According to Eric Felton’s article on National Review, “Carter Page Is Mr. Clean,” Few could have or did survive such in-depth scrutiny from Mueller. In fact, Page told the House Intelligence Committee in November 2017 that he had never “done anything wrong in Russia” and that there were no documents, records, emails, communications, recordings, or tangible things that “could reasonably lead to the discovery of any facts within the investigation’s publicly announced parameters as it relates to actions by the Russian government.”
Felton argues that with such a broad statement it would have been easy for Mueller to charge Page with lying had even one email or one document been found to suggest Page was involved in untoward dealings with Russia.
A New York Times article on the recent Steele interview is wary about putting renewed hope in the Steele dossier. In fact, the article criticizes the FBI’s FISA warrant because it didn’t explicitly say that the dossier was opposition research funded by the Clinton campaign and the Democratic Party. The Times also states that the FBI continued to renew the wiretap application and to use the Steele dossier as their justification even after the FBI interviewed one of Steel’s sources and found his claims dubious.
According to Margot Cleveland of The Federalist, while the FISA application repeatedly stated that Steele was a reliable source it never said anything about the reliability of his sub-sources. This gets it backward: What matters is the reliability of informants, not of the investigator, says Andrew McCarthy, a former federal prosecutor.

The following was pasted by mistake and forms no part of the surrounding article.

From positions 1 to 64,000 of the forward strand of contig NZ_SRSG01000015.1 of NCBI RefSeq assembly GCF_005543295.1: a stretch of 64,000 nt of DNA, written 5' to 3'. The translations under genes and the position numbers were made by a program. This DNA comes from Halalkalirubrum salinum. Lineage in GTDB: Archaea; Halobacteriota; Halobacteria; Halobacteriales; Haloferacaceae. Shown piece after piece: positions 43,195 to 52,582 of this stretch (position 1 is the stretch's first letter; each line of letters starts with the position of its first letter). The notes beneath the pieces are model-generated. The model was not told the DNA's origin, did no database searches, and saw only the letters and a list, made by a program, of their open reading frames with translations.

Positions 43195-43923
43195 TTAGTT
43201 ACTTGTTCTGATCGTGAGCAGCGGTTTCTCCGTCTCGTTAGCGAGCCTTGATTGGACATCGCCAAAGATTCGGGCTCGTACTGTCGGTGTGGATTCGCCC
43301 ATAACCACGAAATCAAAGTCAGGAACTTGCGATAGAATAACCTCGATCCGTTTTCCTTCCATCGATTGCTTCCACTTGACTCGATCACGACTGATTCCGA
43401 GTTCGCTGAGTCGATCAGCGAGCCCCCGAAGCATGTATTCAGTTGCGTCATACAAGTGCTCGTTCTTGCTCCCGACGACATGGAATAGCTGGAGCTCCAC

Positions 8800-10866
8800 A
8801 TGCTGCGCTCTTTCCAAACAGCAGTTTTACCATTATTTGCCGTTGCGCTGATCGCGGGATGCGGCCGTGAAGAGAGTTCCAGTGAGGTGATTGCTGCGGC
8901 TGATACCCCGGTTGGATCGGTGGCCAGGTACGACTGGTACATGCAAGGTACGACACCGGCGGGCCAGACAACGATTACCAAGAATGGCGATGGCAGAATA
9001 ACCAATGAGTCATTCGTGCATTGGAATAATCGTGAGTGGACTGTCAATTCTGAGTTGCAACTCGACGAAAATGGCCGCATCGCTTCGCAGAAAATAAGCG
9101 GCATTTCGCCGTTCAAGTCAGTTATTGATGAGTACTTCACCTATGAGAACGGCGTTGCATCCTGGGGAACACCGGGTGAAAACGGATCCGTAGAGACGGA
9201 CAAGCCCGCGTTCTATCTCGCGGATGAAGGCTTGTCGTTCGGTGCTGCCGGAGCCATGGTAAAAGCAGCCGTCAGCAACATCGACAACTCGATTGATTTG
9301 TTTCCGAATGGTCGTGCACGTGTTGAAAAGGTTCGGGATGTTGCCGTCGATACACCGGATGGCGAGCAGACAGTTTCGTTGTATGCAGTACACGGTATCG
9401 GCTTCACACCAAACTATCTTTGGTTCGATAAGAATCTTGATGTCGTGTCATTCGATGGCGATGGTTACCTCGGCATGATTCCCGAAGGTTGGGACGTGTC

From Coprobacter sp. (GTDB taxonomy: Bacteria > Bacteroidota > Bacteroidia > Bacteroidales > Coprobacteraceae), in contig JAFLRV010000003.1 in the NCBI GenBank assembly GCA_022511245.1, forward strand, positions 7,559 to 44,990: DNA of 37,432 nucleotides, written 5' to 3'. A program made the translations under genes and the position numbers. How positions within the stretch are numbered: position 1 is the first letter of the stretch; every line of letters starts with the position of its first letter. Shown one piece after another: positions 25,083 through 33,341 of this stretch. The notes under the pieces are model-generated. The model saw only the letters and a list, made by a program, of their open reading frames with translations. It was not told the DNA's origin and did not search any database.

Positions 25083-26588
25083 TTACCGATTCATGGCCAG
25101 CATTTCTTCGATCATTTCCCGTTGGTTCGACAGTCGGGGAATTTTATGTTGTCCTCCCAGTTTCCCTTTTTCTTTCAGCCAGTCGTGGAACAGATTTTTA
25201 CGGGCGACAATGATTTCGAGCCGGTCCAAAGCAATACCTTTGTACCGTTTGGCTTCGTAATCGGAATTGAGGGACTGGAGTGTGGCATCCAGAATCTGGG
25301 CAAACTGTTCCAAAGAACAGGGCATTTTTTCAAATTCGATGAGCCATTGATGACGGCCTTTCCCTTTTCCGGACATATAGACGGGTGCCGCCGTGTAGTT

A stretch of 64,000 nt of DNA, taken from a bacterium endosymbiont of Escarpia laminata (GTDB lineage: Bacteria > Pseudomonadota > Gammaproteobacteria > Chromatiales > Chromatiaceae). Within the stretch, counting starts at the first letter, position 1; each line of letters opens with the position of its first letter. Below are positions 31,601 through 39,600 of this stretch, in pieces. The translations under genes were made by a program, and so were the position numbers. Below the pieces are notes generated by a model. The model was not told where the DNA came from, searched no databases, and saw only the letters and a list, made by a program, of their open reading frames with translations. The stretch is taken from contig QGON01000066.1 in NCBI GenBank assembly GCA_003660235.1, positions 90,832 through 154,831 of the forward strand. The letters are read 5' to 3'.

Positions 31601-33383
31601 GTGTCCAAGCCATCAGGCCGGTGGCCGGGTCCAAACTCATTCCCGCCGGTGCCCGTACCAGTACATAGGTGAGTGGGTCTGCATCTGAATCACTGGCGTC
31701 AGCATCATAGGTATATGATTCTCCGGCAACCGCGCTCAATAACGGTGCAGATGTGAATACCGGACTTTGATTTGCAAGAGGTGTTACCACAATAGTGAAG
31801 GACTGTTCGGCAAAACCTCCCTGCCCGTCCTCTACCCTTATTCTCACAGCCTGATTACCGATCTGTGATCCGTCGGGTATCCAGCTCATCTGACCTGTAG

The dossier is still an embarrassment for many liberals. For example, Democratic Indiana Rep. Andre Carson once said, “There is a lot in the dossier that has yet to be proven, but, increasingly, as we will hear throughout the day, allegations are checking out. And this one seems to be as accurate as they come.” Texas Democratic Rep. Joaquin Castro also once stated, “The dossier definitely seems right… A quid pro quo relationship seems to exist between the Trump campaign and Putin’s Russia.” In April 2018, Vox stated, “a new report…claims that special counsel Robert Mueller has evidence that Cohen did, in fact, enter Prague through Germany at the height of the 2016 campaign…”
With such blatant and public errors in judgement, it is no wonder that some liberals are struggling to relinquish hope that the Steele dossier might check out after all. Yet this is a delusional fantasy that will continue to dog the credibility of journalists and politicians who simply can’t let it go.